Tuesday, April 1, 2008

Buffalo Msgr. Speaks Out

Monsignor David Gallivan of Holy Cross Church in Buffalo, NY, responds to the discussion last week about Senator Obama and Reverend Wright.

March 30, 2007

Tomorrow I will escape to a distant shore, so I can risk sticking my head out on a current matter that is consuming my patience. Barack Obama has been severely criticized for his silence in the face of outlandish statements by his pastor. When we gave away 400 winter coats to poor people 2 years ago, one of the recipients confided that her pastor ordered his people from the pulpit to not enter a Catholic church, even for a child’s coat in winter. Later I asked a fellow pastor from the same denomination if their clergy could wield that much control over people’s behavior and beliefs. I want that power badly! By the way, the coats were all gone within a half hour; most of the blessed recipients were of other faith traditions and had disobeyed their shepherds. They aren’t that different from us after all.

How many of us preachers have given our personal opinions, nonsense and ideologies instead of gospel truth from the pulpit? Haven’t we all, from popes down to lower clergy, at times promoted as truth what was later proven to erroneous non-doctrinal opinions, nonsense or downright lies that tickled the flock’s ears and made us popular? How often have church goers gone home year after year without having heard a challenging message, one that helped them to correct a glaring defect in their Christian behavior and opinions of people and events?

Many of us, in spite of personal feelings, have endured silently and even participated in family conversations at dinners, picnics and birthdays in which people of any race, gender, sexual orientation or color not our own, have been ridiculed, insulted, accused or joked about. We have endured this or participated in it for years and generations among parents, grandparents, siblings, neighbors, work mates, etc. and others whom we love deeply because of the true goodness of the other parts of their lives. I have been a racist all my life with preconceived ideas and prejudices.After more than 45 years of seminary and priestly ministry among people ofmore nationalities that I can count, I still find myself at times reacting with unfair attribution of stereotypes, usually interiorly but not always. Fortunately there have been a few people in my life who have called me on it. Here’s an example. In ministering to the family of the victim of a particularly gruesome murder, it seemed to me that the family should not have carried on so extremely in their grief, given the frequency of such crimes in their racial group and neighborhood. When the same thing happened in my own family, it became clear to me that my racist reaction had been stereotypical and sinful. I shared this with an apology to my widowed parishioner and then I confessed it to a priest. When our parish youth go on retreat or to a convention or play in a basketball league, others notice their appearance and learn where they are from. The young people a repuzzled to be told “how nice” they are. At first they were flattered but now react with these or similar words: “Why are they surprised that we’re such good kids?”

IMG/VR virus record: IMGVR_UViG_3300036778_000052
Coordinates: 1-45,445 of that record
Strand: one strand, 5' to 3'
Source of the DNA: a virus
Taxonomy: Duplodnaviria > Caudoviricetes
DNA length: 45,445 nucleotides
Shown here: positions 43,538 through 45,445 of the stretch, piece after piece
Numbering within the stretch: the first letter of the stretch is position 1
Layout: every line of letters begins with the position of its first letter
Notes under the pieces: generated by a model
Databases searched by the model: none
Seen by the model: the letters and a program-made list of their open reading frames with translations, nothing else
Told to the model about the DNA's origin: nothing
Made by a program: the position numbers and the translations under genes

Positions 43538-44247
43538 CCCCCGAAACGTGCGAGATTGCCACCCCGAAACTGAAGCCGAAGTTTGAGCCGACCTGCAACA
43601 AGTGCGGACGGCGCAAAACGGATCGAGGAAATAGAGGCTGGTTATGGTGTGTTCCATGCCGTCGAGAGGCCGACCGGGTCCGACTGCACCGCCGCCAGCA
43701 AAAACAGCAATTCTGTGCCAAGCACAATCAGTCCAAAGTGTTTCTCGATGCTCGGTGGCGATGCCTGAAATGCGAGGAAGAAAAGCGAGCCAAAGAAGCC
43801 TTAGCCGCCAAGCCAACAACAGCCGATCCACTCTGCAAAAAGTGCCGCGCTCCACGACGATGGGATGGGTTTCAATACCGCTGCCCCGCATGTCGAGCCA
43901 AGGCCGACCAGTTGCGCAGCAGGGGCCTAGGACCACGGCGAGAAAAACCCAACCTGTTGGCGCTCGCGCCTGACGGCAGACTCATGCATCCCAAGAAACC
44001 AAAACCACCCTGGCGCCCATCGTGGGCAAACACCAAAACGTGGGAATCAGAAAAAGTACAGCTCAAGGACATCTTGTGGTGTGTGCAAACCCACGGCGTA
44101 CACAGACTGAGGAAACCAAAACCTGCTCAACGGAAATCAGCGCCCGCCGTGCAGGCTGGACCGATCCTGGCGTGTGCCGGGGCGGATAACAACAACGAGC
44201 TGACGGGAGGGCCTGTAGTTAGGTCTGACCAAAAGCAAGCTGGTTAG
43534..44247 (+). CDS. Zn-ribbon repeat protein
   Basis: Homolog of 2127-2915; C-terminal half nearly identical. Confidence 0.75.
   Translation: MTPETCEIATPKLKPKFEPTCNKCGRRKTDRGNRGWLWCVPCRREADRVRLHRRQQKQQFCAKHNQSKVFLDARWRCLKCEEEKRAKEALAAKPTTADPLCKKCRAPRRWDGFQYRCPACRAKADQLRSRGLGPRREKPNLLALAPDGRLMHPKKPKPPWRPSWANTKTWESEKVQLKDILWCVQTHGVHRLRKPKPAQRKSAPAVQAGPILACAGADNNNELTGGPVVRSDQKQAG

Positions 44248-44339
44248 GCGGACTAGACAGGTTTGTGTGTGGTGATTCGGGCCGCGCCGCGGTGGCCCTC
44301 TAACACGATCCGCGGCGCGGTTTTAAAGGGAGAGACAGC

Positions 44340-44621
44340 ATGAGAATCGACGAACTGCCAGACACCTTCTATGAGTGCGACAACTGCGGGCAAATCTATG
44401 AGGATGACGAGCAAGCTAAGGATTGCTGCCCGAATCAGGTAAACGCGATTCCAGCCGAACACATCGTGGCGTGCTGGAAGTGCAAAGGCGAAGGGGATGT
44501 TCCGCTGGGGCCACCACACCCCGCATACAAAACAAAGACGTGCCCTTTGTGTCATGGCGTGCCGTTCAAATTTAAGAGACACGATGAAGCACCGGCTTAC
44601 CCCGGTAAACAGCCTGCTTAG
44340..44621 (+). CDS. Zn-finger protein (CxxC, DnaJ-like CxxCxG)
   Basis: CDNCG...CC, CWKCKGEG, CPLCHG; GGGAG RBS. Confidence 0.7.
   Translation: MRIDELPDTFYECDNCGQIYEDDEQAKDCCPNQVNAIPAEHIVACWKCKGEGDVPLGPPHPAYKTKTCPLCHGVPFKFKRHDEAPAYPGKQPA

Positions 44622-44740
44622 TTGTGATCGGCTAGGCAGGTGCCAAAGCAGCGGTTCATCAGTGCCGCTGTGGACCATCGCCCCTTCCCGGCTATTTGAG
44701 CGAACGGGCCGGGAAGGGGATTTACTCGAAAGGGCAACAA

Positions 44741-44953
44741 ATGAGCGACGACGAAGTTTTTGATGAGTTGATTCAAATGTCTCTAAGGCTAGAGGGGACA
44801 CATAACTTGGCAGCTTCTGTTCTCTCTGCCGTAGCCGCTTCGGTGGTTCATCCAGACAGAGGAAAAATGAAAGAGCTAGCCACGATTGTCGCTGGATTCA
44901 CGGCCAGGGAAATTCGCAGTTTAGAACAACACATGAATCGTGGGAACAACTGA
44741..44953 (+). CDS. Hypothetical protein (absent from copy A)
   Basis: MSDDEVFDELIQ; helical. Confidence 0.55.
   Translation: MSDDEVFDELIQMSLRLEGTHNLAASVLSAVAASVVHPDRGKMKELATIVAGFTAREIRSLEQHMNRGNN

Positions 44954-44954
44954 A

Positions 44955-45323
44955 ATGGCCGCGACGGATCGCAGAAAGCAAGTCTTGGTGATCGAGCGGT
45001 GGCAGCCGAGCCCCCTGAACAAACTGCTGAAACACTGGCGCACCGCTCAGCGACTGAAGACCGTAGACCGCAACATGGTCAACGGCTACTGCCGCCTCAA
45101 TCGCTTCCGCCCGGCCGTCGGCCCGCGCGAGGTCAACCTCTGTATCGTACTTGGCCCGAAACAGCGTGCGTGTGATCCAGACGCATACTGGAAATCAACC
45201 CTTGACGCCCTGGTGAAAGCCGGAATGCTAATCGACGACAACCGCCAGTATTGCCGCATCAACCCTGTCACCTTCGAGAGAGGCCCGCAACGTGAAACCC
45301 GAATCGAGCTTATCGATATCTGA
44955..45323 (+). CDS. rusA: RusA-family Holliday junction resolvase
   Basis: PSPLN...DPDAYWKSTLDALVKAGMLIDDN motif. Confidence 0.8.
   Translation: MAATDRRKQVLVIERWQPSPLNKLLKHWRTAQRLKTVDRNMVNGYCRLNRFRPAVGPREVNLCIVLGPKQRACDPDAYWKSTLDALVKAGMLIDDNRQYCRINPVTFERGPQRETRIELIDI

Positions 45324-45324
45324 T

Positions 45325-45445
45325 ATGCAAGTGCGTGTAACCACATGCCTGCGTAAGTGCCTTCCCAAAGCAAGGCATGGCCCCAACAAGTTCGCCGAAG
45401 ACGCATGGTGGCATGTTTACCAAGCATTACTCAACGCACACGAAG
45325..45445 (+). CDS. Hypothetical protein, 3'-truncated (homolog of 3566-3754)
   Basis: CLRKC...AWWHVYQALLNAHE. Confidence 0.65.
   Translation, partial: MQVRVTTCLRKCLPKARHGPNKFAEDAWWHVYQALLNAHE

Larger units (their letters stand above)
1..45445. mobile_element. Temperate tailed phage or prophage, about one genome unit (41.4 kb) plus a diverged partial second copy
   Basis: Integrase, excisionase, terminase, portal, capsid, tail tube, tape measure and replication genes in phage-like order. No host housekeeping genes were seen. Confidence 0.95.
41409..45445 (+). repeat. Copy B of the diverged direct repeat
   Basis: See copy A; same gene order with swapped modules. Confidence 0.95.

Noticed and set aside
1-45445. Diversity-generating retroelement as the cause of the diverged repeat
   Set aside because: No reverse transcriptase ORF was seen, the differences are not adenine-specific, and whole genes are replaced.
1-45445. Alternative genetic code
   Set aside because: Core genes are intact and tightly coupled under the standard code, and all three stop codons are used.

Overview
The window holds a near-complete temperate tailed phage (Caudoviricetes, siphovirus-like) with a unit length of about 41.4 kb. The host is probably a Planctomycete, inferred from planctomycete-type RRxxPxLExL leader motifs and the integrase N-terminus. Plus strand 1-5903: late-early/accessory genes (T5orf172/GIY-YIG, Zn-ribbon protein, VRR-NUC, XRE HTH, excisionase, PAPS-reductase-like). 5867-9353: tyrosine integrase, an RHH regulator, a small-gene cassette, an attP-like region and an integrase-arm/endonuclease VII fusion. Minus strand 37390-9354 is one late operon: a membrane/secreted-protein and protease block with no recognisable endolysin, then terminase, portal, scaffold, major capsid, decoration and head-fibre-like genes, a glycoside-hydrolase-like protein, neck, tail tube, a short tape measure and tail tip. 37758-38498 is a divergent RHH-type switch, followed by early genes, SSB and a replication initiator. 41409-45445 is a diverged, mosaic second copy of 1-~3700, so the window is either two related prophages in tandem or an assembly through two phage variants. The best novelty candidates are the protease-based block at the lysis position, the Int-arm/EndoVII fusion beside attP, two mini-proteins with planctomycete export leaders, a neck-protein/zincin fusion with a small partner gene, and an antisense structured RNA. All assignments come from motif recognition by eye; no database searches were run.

God has blessed me with a ministry among people of most races and nationalities. They have been colleagues, houseguests, hosts, roommates and tablemates. No one who has not shared, at least occasionally, such normal features of human interaction, can know whereof they speak when they pontificate about “how they are.” Wouldn’t you think that after 45 years I would be free of stereotypes about “different” people? I’m not. None can honestly tell me they are. Tomorrow I will travel to Ireland for a cousin’s wedding. It was the deep similarities between his rural family’s deep Irish faith and values and those of my Peruvian parishioners and our Hispanic and African newcomers that have all enlarged my life; I hope they will continue to do so. I can measure the progress of Holy Cross Parish over 34 years. We can be proud of ourselves even as we know how much more all of us - black,brown and white - need to do.

—Monsignor David Gallivan


Carolyn Coy said...
This comment has been removed by a blog administrator.
Carolyn Coy said...

OBAMA: Look, I've got two daughters, nine year old -- nine years old and six years old. I'm going to teach them first of all about values and morals, but if they make a mistake, I don't want them punished with a baby. I don't want them punished with an STD at the age of 16. You know, so it doesn't make sense to not give them information.

Anonymous said...

Mark DeFrancisis said:

Keep up the good work Katherine. We need people who at least try to be pro-life through and through, in order to bring about a culture in which disrespect for life, in whatever form, will become next to unthinkable.

Katherine said...

Carolyn, your first post puts words within quote marks that you ascribed to Senator Obama. The words in the post were not a quote of his but your paraphrase. I thank you for posting a second time an accurate quote, so I assume you do not mind that I have deleted your first, inacurrate post.

Easter blessings to you!

stlouismb said...

Thanks for bringing some values-based discussion back to politicall discourse rather than hearing repeatedly about the "pre-eminent" right to life issues.

I would like to hear a wider, deeper discussion than the continually clanging cymbals.

Thanks again, Katherine and all contributors for this site!

Mike Baldwin